manufacturing overhead also needs to be recorded on the job cost sheet. However, assigning manufacturing overhead to a specific job involves some difficulties. There are three reasons for this: Manufacturing overhead is an indirect cost. This means that it is either impossible or difficult to trace these costs to a particular product or job. Manufacturing overhead consists of many different types of cost ranging from the grease used in machines to the annual salary of the production manager. Some of these costs are variable overhead costs because they vary in direct proportion to changes in the level of production (e.g., indirect materials, supplies, and power) and some are fixed overhead costs because they remain constant as the level of production fluctuates (e.g., heat and light, property taxes, and insurance).Page 123 Because of the fixed costs in manufacturing overhead, total manufacturing overhead costs tend to remain relatively constant from one period to the next even though the number of units produced can fluctuate widely. Consequently, the average cost per unit will vary from one period to the next. Given these problems, allocation is used to assign overhead costs to products. Allocation is accomplished by selecting an allocation base that is common to all of the company’s products and services. An allocation base is a measure such as direct labor-hours (DLH) or machine-hours (MH) that is used to assign overhead costs to products and services. The most widely used allocation bases in manufacturing are direct labor-hours, direct labor cost, machine-hours and (where a company has only a single product) units of product. Manufacturing overhead is commonly assigned to products using a predetermined overhead rate. The predetermined overhead rate is computed by dividing the total estimated manufacturing overhead cost for the period by the estimated total amount of the allocation base for the period as follows: The predetermined overhead rate is computed before the period begins using a four-step process. The first step is to estimate the total amount of the allocation base (the denominator) that will be required for next period’s estimated level of production. The second step is to estimate the total fixed manufacturing overhead cost for the coming period and the variable manufacturing overhead cost per unit of the allocation base. The third step is to use the cost formula shown below to estimate the total manufacturing overhead cost (the numerator) for the coming period: Y = a + bX where, Y = The estimated total manufacturing overhead cost a = The estimated total fixed manufacturing overhead cost b = The estimated variable manufacturing overhead cost per unit of the allocation base X = The estimated total amount of the allocation base The fourth step is to compute the predetermined overhead rate. Notice, the estimated amount of the allocation base is determined before estimating the total manufacturing overhead cost. This needs to be done because total manufacturing overhead cost includes variable overhead costs that depend on the amount of the allocation base. The Need for a Predetermined Rate Instead of using a predetermined rate based on estimates, why not base the overhead rate on the actual total manufacturing overhead cost and the actual total amount of the allocation base incurred on a monthly, quarterly, or annual basis? If an actual rate is computed monthly or quarterly, seasonal factors in overhead costs or in the allocation base can produce fluctuations in the overhead rate. For example, the costs of heating and cooling a factory in Illinois will be highest in the winter and summer months and lowest in the spring and fall. If the overhead rate is recomputed at the end of each month or each quarter based on actual costs and activity, the overhead rate would go up in the winter and summer and down in the spring and fall. As a result, two identical jobs, one completed in the winter and one completed in the spring, would be assigned different manufacturing overhead costs. Many managers believe that such fluctuations in product costs serve no useful purpose. To avoid such fluctuations, actual overhead rates could be computed on an annual or less-frequent basis. However, if the overhead rate is computed annually based on the actual costs and activity for the year, the manufacturing overhead assigned to any particular job would not be known until the end of the year. predetermined overhead rate, cost driver, fixed overhead, variable overhead Raw materials, work in process, finished goods, cost of goods manufactured, manufactured overhead cost Cost of goods manufactured Underapplied, overapplied, Job order costing, Direct cost, indirect cost, common cost, manufacturing overhead cost, indirect material, job cost sheet, job number, subsidiary ledger, material requisition form, bill of materials, time ticket, allocation base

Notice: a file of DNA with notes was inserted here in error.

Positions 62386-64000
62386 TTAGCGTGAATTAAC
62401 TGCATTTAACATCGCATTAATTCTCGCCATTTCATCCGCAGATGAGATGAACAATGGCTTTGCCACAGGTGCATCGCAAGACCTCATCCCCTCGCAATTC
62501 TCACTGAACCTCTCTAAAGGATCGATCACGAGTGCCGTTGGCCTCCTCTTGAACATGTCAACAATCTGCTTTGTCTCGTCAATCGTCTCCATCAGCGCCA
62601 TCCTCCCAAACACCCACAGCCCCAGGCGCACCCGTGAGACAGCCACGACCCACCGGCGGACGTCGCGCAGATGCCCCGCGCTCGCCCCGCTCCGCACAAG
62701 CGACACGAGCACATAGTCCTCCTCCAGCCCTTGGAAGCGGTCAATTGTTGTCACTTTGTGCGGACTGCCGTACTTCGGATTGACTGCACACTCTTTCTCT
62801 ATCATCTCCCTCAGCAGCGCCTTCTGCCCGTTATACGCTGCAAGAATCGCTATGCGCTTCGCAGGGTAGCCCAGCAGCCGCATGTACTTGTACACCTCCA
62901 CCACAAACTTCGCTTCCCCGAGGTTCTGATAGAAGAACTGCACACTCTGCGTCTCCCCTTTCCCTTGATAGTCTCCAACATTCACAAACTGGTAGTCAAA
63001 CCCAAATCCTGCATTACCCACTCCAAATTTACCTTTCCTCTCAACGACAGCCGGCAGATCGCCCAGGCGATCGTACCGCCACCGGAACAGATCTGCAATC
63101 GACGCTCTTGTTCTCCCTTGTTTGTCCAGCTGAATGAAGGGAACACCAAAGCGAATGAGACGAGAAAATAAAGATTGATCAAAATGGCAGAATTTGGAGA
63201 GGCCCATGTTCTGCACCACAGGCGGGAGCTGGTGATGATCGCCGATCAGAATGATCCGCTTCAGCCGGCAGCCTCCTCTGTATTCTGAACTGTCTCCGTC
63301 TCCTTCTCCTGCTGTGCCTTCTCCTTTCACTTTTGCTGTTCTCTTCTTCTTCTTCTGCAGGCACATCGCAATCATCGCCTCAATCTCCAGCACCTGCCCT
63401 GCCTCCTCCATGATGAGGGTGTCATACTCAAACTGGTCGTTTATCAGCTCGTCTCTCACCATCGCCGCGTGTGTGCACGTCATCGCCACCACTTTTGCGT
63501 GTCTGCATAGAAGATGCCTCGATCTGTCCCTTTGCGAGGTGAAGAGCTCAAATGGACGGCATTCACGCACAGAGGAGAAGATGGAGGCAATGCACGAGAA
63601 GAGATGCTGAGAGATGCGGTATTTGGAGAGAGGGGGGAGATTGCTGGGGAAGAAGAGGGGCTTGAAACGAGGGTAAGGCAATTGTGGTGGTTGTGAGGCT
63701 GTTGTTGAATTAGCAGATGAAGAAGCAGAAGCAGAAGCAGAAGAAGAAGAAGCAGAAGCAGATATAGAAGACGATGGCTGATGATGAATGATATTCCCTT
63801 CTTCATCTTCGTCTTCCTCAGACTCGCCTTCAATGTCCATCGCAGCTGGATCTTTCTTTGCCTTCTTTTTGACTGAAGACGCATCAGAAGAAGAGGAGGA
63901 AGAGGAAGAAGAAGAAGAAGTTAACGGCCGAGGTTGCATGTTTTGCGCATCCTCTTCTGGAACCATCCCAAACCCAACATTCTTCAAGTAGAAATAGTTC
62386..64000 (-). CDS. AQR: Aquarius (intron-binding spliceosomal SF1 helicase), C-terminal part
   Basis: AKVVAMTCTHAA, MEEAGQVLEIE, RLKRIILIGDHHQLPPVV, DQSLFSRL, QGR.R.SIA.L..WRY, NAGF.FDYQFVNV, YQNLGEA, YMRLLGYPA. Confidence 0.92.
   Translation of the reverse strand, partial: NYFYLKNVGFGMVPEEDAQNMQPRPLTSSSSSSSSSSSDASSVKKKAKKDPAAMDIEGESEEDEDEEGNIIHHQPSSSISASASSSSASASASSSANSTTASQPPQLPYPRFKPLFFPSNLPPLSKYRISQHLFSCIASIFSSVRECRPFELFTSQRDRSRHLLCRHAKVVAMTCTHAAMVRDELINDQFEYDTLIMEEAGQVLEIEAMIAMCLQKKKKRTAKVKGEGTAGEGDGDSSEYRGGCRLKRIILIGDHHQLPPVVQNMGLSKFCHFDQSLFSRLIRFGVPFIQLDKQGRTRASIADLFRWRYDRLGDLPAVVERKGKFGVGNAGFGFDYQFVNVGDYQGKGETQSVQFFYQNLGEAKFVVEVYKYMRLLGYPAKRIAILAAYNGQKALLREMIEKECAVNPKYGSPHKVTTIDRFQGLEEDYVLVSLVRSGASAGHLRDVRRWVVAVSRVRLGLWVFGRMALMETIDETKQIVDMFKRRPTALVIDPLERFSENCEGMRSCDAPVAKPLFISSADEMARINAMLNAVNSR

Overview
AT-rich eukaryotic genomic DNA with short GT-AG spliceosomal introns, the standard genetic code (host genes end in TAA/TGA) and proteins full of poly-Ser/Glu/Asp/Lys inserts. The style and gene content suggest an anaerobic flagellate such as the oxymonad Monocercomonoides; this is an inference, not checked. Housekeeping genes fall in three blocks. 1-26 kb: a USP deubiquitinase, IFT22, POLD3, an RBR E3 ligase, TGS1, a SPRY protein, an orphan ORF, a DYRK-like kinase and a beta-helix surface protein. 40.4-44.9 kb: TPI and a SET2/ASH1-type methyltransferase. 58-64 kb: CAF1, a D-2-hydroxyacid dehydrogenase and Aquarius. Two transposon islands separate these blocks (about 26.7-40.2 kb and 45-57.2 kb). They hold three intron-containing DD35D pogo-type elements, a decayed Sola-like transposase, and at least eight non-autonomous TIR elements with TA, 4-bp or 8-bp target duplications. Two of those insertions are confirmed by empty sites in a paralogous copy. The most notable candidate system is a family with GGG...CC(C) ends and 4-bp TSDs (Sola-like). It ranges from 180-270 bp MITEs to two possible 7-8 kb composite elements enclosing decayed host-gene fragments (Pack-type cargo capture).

Joint Cost | Managerial Accounting | CMA Exam